The essence of freedom

The most important freedom of all is the freedom to defend freedom.

frredom“When the Japanese invaded Malaya, I was at a barber shop getting my moustache trimmed. All of a sudden we heard this loud explosion. Boom! Everything in the barber shop fell off the shelf. The barber himself was so shocked that he lost control of his hand and accidentally shaved one side of my moustache. We looked at the street and saw people running for their lives. We did not know what was going on, but we decided to run as well. My barber ran with his bag of scissors while I ran with half a moustache on my face.”

That was the story I grew up listening to. My grandpa always had wonderful tales to tell every time he visited. We used to spend hours sitting at the playground, coffee shops, street pavements and in trishaws while he told stories I could never find in any book today.

Grandpa told me how grandma got sick of eating tapioca for weeks when they were hiding from the Japanese. He told me how he was forced to become a translator for them; I still have no idea how grandpa learned the Japanese language in the first place. And he told me about sneaking under the table every time the Japanese forced him to drink liquor. Apparently it was impolite to decline invitations to drink.

My grandpa was an ordinary chap. In the mornings he would make a living with his old typewriter and his tiny table and chair strategically placed, sometimes outside the courthouse and sometimes outside the oath commission. In the afternoons he accepted invitations to recite prayers and verses from the Holy Book around the neighbourhood for minimal donations.

Money was always tight. But he was lucky he had grandma. She was an entrepreneur. Every morning there would be long queues from the street up to her kitchen where she sold tosai, idli, paratha and apam for breakfast. With whatever they made, grandpa and grandma raised seven kids.

My grandpa is no longer with me today. But his memories live in me through his stories. He did not carry any weapon. He didn’t kill anyone, but he fought for the independence of our nation in his own way. He survived through the Japanese invasion and British rule, he lived to witness his motherland gain independence, and he gave the gift of freedom and peace to his children and grandchildren.

I still remember his advices.
“Always trust in yourself. Always be strong. Always have faith. Always stand up for what you believe in. Always speak up when you disagree. Never let anyone step on you. Always be courageous. Always be happy. Always smile. Always remember that I love you.”

Lately I have been thinking a lot about my grandpa. With so many things going wrong in our country, I am glad that he is not around to witness them. It would surely break his heart to see our nation leap from the hands of the foreign invaders into the hands of our own kind.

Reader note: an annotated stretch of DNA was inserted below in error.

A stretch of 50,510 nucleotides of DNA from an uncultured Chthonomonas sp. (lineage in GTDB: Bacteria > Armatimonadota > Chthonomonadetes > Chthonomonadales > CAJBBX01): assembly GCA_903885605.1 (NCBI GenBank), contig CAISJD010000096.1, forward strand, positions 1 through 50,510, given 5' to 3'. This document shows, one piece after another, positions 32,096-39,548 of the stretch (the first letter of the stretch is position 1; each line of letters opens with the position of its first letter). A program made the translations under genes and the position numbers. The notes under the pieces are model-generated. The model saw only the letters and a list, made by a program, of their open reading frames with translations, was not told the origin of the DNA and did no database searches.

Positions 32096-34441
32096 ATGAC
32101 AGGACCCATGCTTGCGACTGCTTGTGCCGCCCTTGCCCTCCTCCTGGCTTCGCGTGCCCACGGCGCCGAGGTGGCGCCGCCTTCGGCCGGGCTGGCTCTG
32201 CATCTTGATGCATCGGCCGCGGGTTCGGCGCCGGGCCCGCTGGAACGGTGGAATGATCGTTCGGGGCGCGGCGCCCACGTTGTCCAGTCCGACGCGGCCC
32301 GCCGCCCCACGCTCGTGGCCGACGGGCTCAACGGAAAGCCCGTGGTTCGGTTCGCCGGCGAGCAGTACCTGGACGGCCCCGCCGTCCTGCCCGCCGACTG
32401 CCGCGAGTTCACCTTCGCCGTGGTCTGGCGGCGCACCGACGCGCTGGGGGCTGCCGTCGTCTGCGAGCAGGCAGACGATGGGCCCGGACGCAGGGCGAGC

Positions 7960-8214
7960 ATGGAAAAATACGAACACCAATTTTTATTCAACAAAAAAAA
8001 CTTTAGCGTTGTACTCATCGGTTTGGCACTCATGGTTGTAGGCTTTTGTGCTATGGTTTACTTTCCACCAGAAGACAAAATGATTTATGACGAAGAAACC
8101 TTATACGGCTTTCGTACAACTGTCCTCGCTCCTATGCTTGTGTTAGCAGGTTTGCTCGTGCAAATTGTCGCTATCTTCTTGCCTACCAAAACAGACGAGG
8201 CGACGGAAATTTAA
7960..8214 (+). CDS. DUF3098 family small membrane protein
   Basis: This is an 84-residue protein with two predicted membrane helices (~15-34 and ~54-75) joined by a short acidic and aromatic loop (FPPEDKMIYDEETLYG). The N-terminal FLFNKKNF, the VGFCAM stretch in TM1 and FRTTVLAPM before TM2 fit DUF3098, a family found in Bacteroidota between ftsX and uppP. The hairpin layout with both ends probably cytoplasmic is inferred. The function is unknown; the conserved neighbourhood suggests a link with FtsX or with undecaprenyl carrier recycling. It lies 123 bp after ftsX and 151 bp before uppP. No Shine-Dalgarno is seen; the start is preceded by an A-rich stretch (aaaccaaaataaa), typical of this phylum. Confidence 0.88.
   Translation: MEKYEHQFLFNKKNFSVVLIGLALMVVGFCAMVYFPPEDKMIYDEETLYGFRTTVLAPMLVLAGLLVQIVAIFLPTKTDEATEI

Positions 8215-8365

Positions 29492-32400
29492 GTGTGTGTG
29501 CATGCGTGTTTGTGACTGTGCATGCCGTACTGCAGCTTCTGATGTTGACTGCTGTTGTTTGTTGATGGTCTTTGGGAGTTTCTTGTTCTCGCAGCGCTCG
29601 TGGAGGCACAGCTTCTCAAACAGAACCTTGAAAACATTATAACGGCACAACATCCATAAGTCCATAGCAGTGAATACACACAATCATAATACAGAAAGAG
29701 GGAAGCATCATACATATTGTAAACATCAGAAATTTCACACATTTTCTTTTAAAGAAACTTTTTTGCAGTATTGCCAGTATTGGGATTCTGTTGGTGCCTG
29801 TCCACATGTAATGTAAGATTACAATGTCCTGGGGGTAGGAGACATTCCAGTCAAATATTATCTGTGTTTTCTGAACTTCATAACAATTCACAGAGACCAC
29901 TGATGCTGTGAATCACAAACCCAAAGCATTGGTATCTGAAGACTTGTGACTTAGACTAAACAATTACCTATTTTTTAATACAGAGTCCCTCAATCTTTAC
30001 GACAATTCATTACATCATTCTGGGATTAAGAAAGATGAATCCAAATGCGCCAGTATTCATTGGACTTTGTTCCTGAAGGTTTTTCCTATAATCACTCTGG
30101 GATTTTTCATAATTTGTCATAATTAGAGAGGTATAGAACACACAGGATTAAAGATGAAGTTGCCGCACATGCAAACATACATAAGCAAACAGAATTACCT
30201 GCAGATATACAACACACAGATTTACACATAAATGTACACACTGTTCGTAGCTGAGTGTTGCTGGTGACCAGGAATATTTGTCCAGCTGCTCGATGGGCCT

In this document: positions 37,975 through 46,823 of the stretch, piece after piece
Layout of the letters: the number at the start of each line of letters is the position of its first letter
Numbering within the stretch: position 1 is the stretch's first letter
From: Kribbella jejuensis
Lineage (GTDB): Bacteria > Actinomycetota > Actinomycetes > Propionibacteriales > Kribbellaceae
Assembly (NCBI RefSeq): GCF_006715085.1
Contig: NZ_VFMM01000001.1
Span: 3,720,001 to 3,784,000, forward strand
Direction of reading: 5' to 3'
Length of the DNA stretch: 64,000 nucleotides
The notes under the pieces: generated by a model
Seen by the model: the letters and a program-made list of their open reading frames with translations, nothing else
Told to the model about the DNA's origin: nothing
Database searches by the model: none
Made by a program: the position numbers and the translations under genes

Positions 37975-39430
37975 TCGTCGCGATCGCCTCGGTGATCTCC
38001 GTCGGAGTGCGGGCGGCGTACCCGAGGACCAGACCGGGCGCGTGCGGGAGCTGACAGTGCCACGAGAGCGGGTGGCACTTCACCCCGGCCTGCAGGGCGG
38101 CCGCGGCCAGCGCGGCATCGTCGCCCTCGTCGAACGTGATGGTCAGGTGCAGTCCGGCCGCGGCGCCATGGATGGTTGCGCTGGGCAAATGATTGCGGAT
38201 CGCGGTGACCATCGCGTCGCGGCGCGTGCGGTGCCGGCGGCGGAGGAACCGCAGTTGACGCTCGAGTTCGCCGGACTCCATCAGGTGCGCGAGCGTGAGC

Reading a recent post by Aspan Alias on his blog, I truly understand his frustration.

Big brother

Aspan wrote about Malaysia and Malaysians being under invasion still. First it was the Portuguese, then the Dutch, the British, the Japanese, then again the British. He said the independence we enjoyed in 1957 lasted only until the early eighties. Today, according to him, we are invaded once more, not by a foreign power but by a big brother.

Our freedom is limited by the new system and set of laws. Our rights are being flushed down the drain. Our mouth is being stuffed with annual compensations. Our guts are being tormented by fear. We have now become a nation living in a glass box. We’re always being watched. Everything we do, everything we say, everything we think is under watch.

We are deprived of our fundamental rights. But that is not the issue here. The real issue is that we are allowing those rights to be taken away. We could have been helpless during the occupation of the foreigners for some 446 years. But today, we are allowing ourselves to be invaded. Why?

Today we allow people without morals to brainwash us without consideration of right and wrong simply because they have the power to do so. We speak of corruption, power abuse and hypocrisy, but we sell our dignity for RM900. Is that the value of our liberty?

The most important freedom of all is the freedom to defend freedom. But sadly we have allowed ourselves to be invaded because we fear the consequences. In other words, we are sacrificing our freedom to be free.

The truth is that no freedom can be enjoyed to its fullest if we are fearful of what may happen. If our freedom and our rights count as nothing in the face of the threats, then our society deserves to be invaded.

The essence of freedom is not to be able to do whatever one wants. It is to be able to do what’s right, even when it is unpopular or illegal.

We owe it not only to ourselves and to our descendants who must deal with the consequences of whatever we do or fail to do, but we also owe it to those who struggled with the foreign invaders and with their own conscience to pass down this wonderful land to us.

I owe it to my grandpa. I will not allow his gift to be squandered. I will not allow my freedom to be ripped away. I will stand tall and demand what’s rightfully mine.

How about you? Will you hold my hand and stand with me?


Source Article from
The essence of freedom
japanese language – Yahoo News Search Results
japanese language – Yahoo News Search Results

Leave a Reply